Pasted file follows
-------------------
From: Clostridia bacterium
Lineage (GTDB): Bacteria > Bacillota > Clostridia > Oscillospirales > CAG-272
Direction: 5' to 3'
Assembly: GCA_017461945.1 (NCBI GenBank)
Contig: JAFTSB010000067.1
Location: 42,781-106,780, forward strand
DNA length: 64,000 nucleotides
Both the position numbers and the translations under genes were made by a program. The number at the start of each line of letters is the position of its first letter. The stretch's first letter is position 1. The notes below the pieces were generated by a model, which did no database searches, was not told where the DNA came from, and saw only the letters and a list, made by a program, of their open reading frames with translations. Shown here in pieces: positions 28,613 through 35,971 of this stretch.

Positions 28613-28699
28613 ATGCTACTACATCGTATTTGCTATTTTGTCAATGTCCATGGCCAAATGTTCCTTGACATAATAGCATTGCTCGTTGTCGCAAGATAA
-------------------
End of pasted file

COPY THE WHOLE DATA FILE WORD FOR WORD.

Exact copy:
From: Clostridia bacterium
Lineage (GTDB): Bacteria > Bacillota > Clostridia > Oscillospirales > CAG-272
Direction: 5' to 3'
Assembly: GCA_017461945.1 (NCBI GenBank)
Contig: JAFTSB010000067.1
Location: 42,781-106,780, forward strand
DNA length: 64,000 nucleotides
Both the position numbers and the translations under genes were made by a program. The number at the start of each line of letters is the position of its first letter. The stretch's first letter is position 1. The notes below the pieces were generated by a model, which did no database searches, was not told where the DNA came from, and saw only the letters and a list, made by a program, of their open reading frames with translations. Shown here in pieces: positions 28,613 through 35,971 of this stretch.

Positions 28613-28699
28613 ATGCTACTACATCGTATTTGCTATTTTGTCAATGTCCATGGCCAAATGTTCCTTGACATAATAGCATTGCTCGTTGTCGCAAGATAA